Wickham vollie shows the Pilbara how it’s done
There are many things that can prompt people to volunteer for St John WA.
For Wickham’s Kate Marinko, who has been a St John vollie for more than four years, it was a sporting injury.
“Five years ago I decided to play netball and dislocated my ankle,” Kate said.
“Our community paramedic, Paul, was volunteering at the kids’ soccer training nearby and he splinted my ankle.
“I was so relieved, I promised to volunteer with St John when I recovered – and I haven’t looked back since.”
Kate and her family – husband Mitch, and children Renee and Max – moved to Wickham in 2016 and made the small community their home.
“I work as a laboratory operator for Rio Tinto and I’m a part-time nursing student and a part-time lifeguard at Wickham and Roebourne swimming pools,” she said.
“I’ve always been involved in community volunteering, doing volunteering umpiring for netball, basketball and ticket box for our outdoor picture gardens .
“We are like family with our other volunteers and enjoy social barbecues and pizza nights, and we always include partners and kids – it’s important to acknowledge that without their support, volunteering isn’t possible.”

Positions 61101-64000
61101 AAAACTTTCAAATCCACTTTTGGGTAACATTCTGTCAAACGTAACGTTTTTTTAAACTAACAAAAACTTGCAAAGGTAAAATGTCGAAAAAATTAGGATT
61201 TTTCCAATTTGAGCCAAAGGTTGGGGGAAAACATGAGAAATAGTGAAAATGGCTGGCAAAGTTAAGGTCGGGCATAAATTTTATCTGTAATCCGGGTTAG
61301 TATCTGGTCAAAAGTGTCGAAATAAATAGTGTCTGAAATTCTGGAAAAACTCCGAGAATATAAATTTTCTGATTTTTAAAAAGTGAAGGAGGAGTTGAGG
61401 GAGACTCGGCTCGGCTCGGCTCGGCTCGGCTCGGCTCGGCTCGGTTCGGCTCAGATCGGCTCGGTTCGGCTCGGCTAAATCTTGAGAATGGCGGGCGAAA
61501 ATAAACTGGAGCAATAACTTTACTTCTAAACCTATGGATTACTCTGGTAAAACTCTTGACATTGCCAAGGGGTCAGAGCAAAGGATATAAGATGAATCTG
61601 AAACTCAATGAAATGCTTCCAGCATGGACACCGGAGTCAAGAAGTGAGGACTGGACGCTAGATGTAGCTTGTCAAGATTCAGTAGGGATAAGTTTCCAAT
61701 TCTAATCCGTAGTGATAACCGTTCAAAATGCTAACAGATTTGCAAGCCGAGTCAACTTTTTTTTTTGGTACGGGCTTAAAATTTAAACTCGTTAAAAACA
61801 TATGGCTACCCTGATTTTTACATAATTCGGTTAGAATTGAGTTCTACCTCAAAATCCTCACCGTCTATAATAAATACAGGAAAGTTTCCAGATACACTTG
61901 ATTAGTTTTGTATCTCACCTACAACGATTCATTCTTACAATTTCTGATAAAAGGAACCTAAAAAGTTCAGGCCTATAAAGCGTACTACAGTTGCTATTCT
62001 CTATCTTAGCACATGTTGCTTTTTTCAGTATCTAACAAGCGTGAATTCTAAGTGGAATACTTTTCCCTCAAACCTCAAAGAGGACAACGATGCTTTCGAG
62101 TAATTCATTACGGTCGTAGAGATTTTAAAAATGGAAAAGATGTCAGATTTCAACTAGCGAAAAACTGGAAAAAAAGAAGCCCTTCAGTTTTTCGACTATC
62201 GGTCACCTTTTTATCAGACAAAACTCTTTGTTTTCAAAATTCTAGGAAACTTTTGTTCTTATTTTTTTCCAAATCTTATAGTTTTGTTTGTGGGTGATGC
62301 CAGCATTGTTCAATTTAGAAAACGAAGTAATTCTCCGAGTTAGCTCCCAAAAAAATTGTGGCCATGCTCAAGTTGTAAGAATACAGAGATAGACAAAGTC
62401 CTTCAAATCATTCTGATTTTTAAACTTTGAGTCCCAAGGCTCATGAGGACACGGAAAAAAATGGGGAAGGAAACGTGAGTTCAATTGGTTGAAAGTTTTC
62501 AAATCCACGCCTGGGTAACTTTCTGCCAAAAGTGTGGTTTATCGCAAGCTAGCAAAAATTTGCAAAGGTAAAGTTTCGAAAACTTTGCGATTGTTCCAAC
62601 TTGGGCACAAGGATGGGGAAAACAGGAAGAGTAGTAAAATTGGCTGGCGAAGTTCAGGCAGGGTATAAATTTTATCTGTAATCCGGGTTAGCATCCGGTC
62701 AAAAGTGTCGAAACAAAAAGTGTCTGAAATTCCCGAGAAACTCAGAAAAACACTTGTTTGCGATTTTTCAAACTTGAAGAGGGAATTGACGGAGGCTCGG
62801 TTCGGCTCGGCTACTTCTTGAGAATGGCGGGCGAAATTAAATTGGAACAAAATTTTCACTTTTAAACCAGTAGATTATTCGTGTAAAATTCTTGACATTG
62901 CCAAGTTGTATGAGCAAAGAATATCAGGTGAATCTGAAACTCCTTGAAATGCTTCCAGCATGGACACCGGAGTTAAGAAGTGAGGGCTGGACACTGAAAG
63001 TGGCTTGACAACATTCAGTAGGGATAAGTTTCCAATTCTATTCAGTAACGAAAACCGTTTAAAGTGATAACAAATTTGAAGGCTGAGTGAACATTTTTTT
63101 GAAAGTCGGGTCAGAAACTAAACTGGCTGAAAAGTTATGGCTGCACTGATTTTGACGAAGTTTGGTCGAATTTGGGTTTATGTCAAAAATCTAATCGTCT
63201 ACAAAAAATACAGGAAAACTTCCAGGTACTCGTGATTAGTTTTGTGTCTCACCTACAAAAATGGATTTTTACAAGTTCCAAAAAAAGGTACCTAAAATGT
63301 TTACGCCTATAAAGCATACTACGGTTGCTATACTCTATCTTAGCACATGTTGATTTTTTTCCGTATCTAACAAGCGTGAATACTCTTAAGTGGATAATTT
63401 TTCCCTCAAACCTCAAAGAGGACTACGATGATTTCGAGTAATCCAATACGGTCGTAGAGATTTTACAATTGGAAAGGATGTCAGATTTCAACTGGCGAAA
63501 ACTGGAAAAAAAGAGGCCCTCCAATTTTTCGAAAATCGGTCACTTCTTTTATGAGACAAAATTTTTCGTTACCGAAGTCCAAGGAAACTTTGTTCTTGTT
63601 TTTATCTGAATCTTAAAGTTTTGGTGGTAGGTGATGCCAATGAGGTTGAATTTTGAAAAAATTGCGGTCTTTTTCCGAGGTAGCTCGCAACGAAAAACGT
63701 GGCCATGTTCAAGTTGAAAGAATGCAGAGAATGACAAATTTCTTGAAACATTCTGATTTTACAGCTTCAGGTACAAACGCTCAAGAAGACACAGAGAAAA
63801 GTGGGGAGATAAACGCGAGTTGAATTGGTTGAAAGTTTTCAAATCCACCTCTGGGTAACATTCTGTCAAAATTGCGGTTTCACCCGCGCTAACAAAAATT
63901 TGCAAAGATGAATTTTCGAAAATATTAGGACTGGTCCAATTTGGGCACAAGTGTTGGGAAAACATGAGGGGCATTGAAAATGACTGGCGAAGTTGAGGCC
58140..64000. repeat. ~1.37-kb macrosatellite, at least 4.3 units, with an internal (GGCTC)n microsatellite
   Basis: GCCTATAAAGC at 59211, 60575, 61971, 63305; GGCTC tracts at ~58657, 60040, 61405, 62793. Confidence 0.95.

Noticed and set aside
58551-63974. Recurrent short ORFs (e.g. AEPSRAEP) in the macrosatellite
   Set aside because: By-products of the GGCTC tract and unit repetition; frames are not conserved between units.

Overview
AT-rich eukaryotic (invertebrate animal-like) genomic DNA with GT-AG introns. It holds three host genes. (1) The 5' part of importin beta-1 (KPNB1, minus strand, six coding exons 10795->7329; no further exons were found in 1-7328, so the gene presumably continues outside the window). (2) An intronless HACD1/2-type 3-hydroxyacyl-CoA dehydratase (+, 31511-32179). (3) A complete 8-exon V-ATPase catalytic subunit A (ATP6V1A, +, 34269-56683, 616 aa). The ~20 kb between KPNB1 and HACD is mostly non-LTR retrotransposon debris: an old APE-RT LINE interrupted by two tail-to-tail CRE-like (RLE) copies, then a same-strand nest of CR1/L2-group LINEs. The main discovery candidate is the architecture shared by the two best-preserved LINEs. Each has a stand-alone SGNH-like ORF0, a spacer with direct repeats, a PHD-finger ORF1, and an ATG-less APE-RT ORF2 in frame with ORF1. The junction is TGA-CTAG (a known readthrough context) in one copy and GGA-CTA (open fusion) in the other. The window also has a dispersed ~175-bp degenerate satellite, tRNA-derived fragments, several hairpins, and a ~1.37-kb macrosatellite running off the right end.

Kate said she loved bringing new ideas to her town, and her own skin cancer scare led to her rallying the WA Cancer Council Skin Check Bus to provide free skin checks for more than 200 locals in her area.
She also started a Men’s Health Night at the Wickham sub centre and has been involved with the installation of three new defibrillators along with sporting and community groups and the Lottery West Heart Start grants.
My family are supportive of my choices to volunteer,” Kate said.
“My husband is a DFES volunteer and my kids think it’s great to help out the community.
“Wickham sub centre can do up to 650 jobs a year.
“We are privileged to be invited into people homes in their most vulnerable times of need.
“I’m a massive advocate for volunteerism here.
“If your mum needed care, wouldn’t you want someone to step up if you couldn’t be there?
“That’s what I say to my kids when they ask why I have to go.”
Like many regional areas, Wickham – and nearby Roebourne – are always on the hunt for new volunteers and, with no local GP, the local St John team is relied upon heavily by the local residents.
“If you want to give back, or if you feel like are missing something in life, give volunteering a go,” Kate said.
“It’s not for everyone, but the support and mentoring you get and the feel-good moments outweigh the bad.
“Our Community Paramedic Paul Williet is on-call 24/7 and is always there for us.
“Thanks to my fellow St John crews, I wouldn’t change it for the world.”
Anyone can make a positive contribution to their community and change lives by becoming a St John volunteer.
St John has a range of volunteer roles on offer all over WA.
To find out more, go to stjohnwa.com.au/changelives/volunteer